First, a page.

A disconnected section of trail is open on the same corridor farther south in Skokie. Long-term plans call for this trail in Lake County to eventually connect to the Skokie Valley Trail in Cook County.
To access the trail in Highland Park (remember, there is no parking here), take Interstate 94 to Skokie Valley Road (US 41) north. After just under 1 mile, turn left on County Line Road. Access the trail from the gas station parking lot on the right, just past Skokie Valley Road. To park, take County Line Road to Skokie Road and turn left, traveling just 0.1 mile south to a large shopping mall on the left.
To reach the Lake Bluff trailhead from I-94, take W. Kennedy Road (County Road 60) east 1.5 miles. Turn left onto N. Waukegan Rd. (County Road 43), go 0.5 mile and turn right on W. Deerpath Road. After 1.4 miles, turn left on N. Green Bay Road (County Road 131) and travel for 0.7 mile. Turn left on E. Laurel Avenue. The trailhead (with parking), is just under a half mile away, at the dead end of Laurel Avenue.
Great trail for uninterrupted speed. Pretty boring so bring your headphones. You can park at either end for a smooth 20 mile ride¿¿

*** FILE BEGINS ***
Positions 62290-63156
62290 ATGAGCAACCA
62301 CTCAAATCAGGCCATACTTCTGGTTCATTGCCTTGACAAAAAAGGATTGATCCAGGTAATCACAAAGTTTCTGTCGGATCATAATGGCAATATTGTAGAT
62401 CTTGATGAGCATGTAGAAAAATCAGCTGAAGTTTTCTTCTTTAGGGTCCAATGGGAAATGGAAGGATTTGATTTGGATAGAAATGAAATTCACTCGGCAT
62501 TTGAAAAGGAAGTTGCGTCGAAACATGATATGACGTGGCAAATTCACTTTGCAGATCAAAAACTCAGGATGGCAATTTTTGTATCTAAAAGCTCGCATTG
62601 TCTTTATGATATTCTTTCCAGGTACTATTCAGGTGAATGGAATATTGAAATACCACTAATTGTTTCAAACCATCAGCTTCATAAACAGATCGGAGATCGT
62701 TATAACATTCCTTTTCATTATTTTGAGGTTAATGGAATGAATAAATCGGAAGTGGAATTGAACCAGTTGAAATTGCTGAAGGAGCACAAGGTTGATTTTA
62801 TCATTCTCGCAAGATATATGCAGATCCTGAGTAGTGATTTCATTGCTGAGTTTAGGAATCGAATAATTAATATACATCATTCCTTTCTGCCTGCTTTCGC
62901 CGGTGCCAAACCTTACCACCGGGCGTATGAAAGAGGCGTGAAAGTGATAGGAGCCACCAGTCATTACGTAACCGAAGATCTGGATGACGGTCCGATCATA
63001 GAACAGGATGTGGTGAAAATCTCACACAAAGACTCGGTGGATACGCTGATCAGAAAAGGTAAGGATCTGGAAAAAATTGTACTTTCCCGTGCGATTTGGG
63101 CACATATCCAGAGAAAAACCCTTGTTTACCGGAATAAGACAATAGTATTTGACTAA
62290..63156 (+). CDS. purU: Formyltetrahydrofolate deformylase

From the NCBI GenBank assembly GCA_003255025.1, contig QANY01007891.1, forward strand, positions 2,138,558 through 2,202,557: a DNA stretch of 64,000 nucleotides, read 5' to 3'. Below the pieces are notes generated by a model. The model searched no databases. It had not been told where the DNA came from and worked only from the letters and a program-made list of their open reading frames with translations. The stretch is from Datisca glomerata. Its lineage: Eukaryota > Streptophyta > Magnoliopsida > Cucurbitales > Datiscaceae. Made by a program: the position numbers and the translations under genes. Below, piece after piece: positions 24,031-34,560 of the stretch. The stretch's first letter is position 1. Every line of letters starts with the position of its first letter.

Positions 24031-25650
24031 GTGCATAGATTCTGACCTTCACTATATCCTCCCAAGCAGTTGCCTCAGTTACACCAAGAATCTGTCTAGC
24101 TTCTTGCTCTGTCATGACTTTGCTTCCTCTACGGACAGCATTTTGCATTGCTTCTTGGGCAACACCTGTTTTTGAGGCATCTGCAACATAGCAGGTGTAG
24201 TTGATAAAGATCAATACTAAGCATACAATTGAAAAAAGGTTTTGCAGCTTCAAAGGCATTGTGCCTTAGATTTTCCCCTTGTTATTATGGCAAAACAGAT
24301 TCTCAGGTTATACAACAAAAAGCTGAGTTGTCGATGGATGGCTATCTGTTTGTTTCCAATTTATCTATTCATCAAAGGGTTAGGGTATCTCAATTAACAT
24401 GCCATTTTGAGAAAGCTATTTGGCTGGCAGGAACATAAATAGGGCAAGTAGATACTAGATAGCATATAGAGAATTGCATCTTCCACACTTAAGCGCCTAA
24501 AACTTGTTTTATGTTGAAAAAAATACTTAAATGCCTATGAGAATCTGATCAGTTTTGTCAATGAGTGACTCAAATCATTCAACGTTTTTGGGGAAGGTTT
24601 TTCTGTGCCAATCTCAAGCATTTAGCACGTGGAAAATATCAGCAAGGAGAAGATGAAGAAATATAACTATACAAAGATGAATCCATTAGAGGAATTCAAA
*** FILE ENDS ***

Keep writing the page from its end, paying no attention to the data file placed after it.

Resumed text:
I live close to this trail and I use it about 5 times a week. Yes, it's boring, but it's safe and there aren't alot of dogs and people using the path. There are many other riders who use this path to train because the trail is wide, less traveled and not too bumpy (with tree roots). If you're looking for a scenic route, don't come here. It has power lines, traffic from route 41 and the train on the other side. However, I've seen deer, hawks, rabbits and tons of birds. I've grown to love this trail because it offers me the opportunity to do 15 miles daily, quickly and with safety. As a single woman rider, this is very important.
I wouldn't' think this is a bad bike path... it's fairly uninterrupted for 10 miles straight forward ride. If you are into more scenic with nature surrounding path, DPR trailer is not far away. I like to ride here just to spin a little bit outside. Also as for a parking in Lake Bluff end, on the east side of Mariani Landscape building, there is a small parking lot for the park, less than 1/4 mile, I would say 15 sec ride from there to the path.